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Judy Thorburn's Movie Reviews

The Lazarus Effect | Olivia Wilde, Mark Duplass, Evan Peters, Donald Glover, Amy Aquino, Sarah Bolger | Review

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2sm The Flick Chicks movie rating for this film is BAD Judy Thorburn

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2lg The Flick Chicks movie rating for this film is BAD


The Lazarus Effect

We've seen enough Hollywood movies like this to know when the scenario involves scientists messing with mother nature or playing God the outcome is always disastrous.

Once again that proves true in this sci fi horror tale from Blumhouse Productions, the company who gave us The Purge, Insidious and Sinister franchises.

The Lazarus Effect starts with an intriguing premise but fails to transcend the typical, overused formula. At a Berkeley university basement lab, research scientists, workaholic Dr. Frankenstein, oops, I mean Dr. Frank Walton (Mark Duplass) and his fiancee Dr. Zoe McConnell (Olivia Wilde) are diligently working on a serum that will bring the dead back to life. Their hope is to revive patients long enough to find a cure for what killed them, and says Frank, “give them a second chance that everyone deserves”. Assisting them on the project are a trio of college grads; vapor smoking genius Clay (Evan Peters, Quicksilver in "X-Men: Days of Future Past”), computer wiz Niko (Donald Glover) and a videographer Ava (Sara Bolger) who was brought in to document their work on camera.

After failing with a pig, a breakthrough comes when they resuscitate a dog named Rocky that was put down after going blind. The first thing noticed is that the canine's vision has been restored. Yet, it soon it becomes evident that something is not right when the pooch starts acting strange.  Rocky has no appetite, is listless, then suddenly out of nowhere, shows signs of Cujo-like aggression.

When the project is shut down and their materials are taken away by the greedy pharmaceutical corporation that funded the project and wants the rights to the serum, Frank, Zoe and their team decide to sneak into the lab to duplicate the experiment on another dog using a bag of serum that Zoe kept, just in case. However, things go terribly wrong when Zoe is electrocuted and dies after pulling the lever on the high voltage power switch.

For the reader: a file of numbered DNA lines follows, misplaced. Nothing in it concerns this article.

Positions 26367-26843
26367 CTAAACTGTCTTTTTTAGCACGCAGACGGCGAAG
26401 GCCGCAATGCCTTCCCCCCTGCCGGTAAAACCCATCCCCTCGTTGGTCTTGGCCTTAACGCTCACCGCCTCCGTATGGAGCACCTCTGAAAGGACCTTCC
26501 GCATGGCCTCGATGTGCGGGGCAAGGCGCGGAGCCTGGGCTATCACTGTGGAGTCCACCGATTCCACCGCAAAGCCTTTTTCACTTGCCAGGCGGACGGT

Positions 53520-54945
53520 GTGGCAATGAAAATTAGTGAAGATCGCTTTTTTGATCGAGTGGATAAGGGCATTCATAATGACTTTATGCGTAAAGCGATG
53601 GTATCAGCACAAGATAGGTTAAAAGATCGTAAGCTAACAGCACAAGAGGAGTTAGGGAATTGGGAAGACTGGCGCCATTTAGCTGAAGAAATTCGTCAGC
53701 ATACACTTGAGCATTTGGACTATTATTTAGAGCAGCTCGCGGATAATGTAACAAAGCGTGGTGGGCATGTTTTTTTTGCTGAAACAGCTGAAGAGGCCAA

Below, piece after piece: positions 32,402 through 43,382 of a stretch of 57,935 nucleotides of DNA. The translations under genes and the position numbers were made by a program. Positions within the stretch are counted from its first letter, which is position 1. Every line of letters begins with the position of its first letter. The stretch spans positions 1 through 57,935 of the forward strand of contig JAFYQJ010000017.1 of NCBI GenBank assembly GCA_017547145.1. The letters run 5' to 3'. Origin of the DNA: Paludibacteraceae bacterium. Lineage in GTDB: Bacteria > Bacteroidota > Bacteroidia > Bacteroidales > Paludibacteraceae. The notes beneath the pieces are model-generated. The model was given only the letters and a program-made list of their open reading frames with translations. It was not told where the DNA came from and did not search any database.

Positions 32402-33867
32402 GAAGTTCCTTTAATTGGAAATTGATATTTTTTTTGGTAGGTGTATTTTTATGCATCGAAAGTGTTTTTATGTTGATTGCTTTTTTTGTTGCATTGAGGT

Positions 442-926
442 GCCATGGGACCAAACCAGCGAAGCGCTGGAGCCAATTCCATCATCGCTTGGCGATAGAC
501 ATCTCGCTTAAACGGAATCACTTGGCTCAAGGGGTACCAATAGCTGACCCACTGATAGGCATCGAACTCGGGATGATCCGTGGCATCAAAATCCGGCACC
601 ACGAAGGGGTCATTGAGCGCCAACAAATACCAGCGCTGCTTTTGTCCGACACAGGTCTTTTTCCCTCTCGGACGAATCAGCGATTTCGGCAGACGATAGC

Refusing to lose her, a desperate Frank takes matters into his own hands, making Zoe their first human test subject in an attempt to bring her back to life. The good news is that after injecting the serum into her temples along with a zap of electricity, Zoe comes back. The bad news is with her newly increased brain power she is turning into their worst nightmare, a demon-like creature capable of moving things with her mind, hearing other's thoughts, levitating and ultimately killing off people, one by one. Damaged by a tragic event as a child (which is never explored) she is forced to to relive the worst moment of her life over and over again in what has become her hell and engulfs anyone in her midst.
The screenplay by Luke Dawson and Jeremy Slater borrow elements derivative of Paranormal Activity, The Shining, Pet Cemetary, Flatliners, Carrie, and the more recent Lucy among others. It doesn't help that director David Gelb (Jiro Dreams of Sushi) relies on cheap scare tactics that we've seen over and over again such as sneaking up from behind, lights that flicker, rooms going dark, and a creepy child standing alone in a long hallway. Rather than offering audiences something new and chilling, The Lazarus Effect unfolds as just another generic horror flick that misses the mark as an effective thriller.

Another problem is that several things makes no sense. For example, a security guard leaves his desk and disappears for some unknown reason. And, at one point, a character announces to his team that he has discovered they are being watched by the evil drug company, but no one ever shows up as all hell breaks loose.

I can't fault the cast, who do their best with what they are given. At only 83 minutes long, the Lazarus Effect ends with a cliffhanger, hinting that a sequel may be forthcoming. As far as I am concerned, if there is going to be another installment, it desperately needs a dose of originality injected into the script to bring this story back from the dead.


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